The magisterial tetralogy, which also includes The Past and the Present (1972), Doomed Love (1979), and Francisca, established Oliveira’s international reputation after Portugal’s Carnation Revolution freed the country from the Estado Novo, Salazar’s oppressive regime, which had censured Oliveira’s early films. (The director would later taxonomize this work as “the stage of the people,” in contrast to “the stage of the bourgeoisie,” as he called his mature period. The revolution also bankrupted the family business after workers occupied the Oliveiras’ factory.) The four tales of forbidden passions and unrequited love—two cardinal themes Oliveira shared with his idol and influence Luis Buñuel—defiantly returned to the tradition of “canned theater” in their frequent employment of static camera, long monologues, intertitles, suppression of close-ups and shot-counter-shot editing, and stilted tableaux. (Oliveira accentuates this immobility by, for instance, opening Benilde with a crazily snaking tracking shot through a labyrinth of hallways before locking the camera down in a single set; the director appears to taunt his audience with the complicated camera movement he is evidently capable of but then refuses to employ.) The tetralogy paradoxically arrived at what can only be called modernist archaism. The films’ frontal framing, declamatory line readings, and privileging of the word as equal to image and music share odd kinship with the materialist cinema of Jean-Marie Straub and Danièle Huillet, whose Chronicle of Anna Magdalena Bach (1968) Oliveira greatly admired; their spiritual-amorous quandaries with Carl Theodor Dreyer’s Gertrud (1964) and emphasis on religious miracles with his Ordet (1955); and their pleonastic narration and affectless acting with the films of Robert Bresson. Oliveira’s taste for attenuation and tales of impossible passion reached its perverse apogee in The Satin Slipper (1985), a seven-hour transcription of the rightist Catholic mystic Paul Claudel’s magnum opus about two lovers who endure vast separation in Counter-Reformation Spain and await consummation after death.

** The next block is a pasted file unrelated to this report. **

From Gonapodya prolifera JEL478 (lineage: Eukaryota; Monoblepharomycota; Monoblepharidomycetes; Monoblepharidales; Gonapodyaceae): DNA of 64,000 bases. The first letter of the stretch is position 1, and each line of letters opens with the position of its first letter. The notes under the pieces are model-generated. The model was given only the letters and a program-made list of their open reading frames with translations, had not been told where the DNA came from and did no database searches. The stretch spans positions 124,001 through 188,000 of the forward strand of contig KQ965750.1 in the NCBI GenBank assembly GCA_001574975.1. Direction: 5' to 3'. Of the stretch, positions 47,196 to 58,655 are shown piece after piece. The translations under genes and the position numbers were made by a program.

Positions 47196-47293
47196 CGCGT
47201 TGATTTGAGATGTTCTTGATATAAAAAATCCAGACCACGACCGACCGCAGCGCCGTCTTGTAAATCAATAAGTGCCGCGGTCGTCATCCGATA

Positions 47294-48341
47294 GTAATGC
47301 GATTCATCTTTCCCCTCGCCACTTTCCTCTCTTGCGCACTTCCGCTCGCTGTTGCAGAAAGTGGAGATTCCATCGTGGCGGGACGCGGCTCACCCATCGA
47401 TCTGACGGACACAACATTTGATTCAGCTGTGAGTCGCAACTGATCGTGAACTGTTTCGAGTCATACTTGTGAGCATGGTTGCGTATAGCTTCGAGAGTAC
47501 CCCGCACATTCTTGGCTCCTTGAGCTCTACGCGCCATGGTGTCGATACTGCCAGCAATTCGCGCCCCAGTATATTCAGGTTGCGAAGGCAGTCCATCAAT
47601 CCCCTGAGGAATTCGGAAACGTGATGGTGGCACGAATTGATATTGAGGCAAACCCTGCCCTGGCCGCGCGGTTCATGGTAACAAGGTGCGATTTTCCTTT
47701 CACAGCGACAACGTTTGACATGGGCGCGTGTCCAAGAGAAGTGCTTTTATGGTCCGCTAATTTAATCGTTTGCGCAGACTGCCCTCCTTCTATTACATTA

Jansenist to Oliveira’s Jesuit, Eric Rohmer, whose cinema has its own Claudelian concerns, might have agreed with the prefatory line of The Satin Slipper: “Omnia cooperantur in bonum, etiam peccata” (Everything works together for good, even sins). Largely unremarked in explorations of Oliveira’s influences and affinities—though, for instance, Benilde and Rohmer’s The Marquise of O (1976) can be profitably paired as mysteries of impregnation—the Frenchman shares many things with the Portuguese master, including a frequent reliance on antique forms and sources, themes of spiritual quest and testing, a preference for long takes, and, above all, a luxuriance of logorrhea. (The two doubtless appreciated Bresson’s surprising tenet in Notes on Cinematography: “A flood of words does a film no harm. A matter of kind, not quantity.”) When Oliveira claimed of his loquacious Abraham’s Valley, “The film begins with language,” he could have been speaking of his entire oeuvre. Rapidly orated in strange cadences, Oliveira’s dialogue can weary the ear, especially when it takes a turn to the obscure or the metaphysical. The more memorable of many theoretical dialogues or staged colloquia in his garrulous cinema include the soldiers’ debates about the nature of Portuguese imperialism in No, or the Vain Glory of Command (1990), the discourses taken from the Bible and Dostoyevsky in A Divina Comédia (1991), the tangents about the nature of verandas and rural architecture in which the narrator of Abraham’s Valley indulges, the breakfast-table banter of the boarders in Strange Case that consumes more than a tenth of the film’s running time, and the history lessons, somewhere between pedagogy and pedantry, that Leonor Silveira, Oliveira’s beautiful, blue-eyed muse throughout his late career, dispenses to her daughter as their ship sails toward disaster in the aptly titled A Talking Picture (2003). Archest of all, this last film concocts a Platonic symposium from a color-coded trio of grandes dames (Catherine Deneuve, Stefania Sandrelli, Irene Papas) who debate the state of the world at the table of a ship’s captain played by John Malkovich, whose unctuous manner of speech recalls the Chrétien de Troyes apothegm that introduces Rohmer’s Pauline at the Beach (1983): “A wagging tongue bites itself.”